• On the near shore, the person helping you should pull the slack out of the bridge rope until the butterfly knot is back on the near side. The bridge rope is then tied off against itself using two half hitches with a quick release in the last half hitch.

The single-rope bridge must be as tight as possible so it will not sag when used. If you lose your footing and fall into the water, swim with the current to the closest shore. Swimming against the current is dangerous and quickly causes fatigue.

High and Dry Crossings

If the single-rope bridge is high enough, suspend yourself below the single-rope bridge and above the water. Use the following steps to suspend yourself from a single-rope bridge and then pull yourself across the water:

  • Tie a sling rope around your waist using a bowline. Ensure that the knot is tight.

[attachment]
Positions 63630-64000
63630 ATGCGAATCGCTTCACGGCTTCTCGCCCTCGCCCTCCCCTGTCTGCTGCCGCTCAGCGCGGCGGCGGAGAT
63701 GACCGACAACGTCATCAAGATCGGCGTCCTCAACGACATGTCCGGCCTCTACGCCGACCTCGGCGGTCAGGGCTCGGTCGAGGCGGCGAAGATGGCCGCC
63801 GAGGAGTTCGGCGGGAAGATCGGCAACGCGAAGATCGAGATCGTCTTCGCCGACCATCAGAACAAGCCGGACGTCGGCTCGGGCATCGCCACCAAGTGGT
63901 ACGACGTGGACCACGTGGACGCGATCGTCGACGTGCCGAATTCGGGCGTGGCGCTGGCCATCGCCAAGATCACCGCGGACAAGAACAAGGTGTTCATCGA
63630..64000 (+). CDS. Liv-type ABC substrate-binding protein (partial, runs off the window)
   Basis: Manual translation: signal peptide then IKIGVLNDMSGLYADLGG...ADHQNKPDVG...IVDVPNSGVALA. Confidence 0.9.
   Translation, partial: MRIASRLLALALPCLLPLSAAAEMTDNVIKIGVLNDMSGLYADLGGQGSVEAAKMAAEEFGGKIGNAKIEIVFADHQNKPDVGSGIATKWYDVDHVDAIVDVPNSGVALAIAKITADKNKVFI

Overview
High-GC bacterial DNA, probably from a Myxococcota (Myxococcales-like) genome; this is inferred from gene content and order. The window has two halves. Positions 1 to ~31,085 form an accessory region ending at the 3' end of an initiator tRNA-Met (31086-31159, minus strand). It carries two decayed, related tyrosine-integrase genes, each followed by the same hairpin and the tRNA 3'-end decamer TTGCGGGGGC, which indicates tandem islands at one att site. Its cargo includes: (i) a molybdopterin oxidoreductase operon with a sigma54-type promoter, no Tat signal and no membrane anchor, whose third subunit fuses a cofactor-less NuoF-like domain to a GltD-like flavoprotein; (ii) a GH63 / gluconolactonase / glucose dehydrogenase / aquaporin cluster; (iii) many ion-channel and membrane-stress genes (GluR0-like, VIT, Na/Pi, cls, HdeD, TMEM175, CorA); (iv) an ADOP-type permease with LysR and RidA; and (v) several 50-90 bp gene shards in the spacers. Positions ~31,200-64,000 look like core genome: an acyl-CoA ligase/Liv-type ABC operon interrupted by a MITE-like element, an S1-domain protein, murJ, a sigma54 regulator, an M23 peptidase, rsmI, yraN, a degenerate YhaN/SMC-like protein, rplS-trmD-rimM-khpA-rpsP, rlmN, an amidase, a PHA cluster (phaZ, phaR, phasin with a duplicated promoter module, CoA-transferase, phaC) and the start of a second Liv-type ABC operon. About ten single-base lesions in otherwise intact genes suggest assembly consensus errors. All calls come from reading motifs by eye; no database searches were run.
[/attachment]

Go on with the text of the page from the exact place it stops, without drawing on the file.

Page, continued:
sling4

  • Attach a carabiner through the bowline’s loop. The carabiner’s gate faces up.
  • Secure your helmet, if any. Face the single-rope bridge with your left shoulder toward the far shore.
  • Grasp the bridge rope in both hands.
  • Swing your body beneath the single-rope bridge with your head toward the far shore. Cross your ankles above the bridge rope.
  • Arch back until the carabiner contacts the bridge rope. Connect the carabiner to the bridge rope. Allow the carabiner to bear your body’s weight.
  • Pull yourself across the single-rope bridge, hand over hand, to the far shore.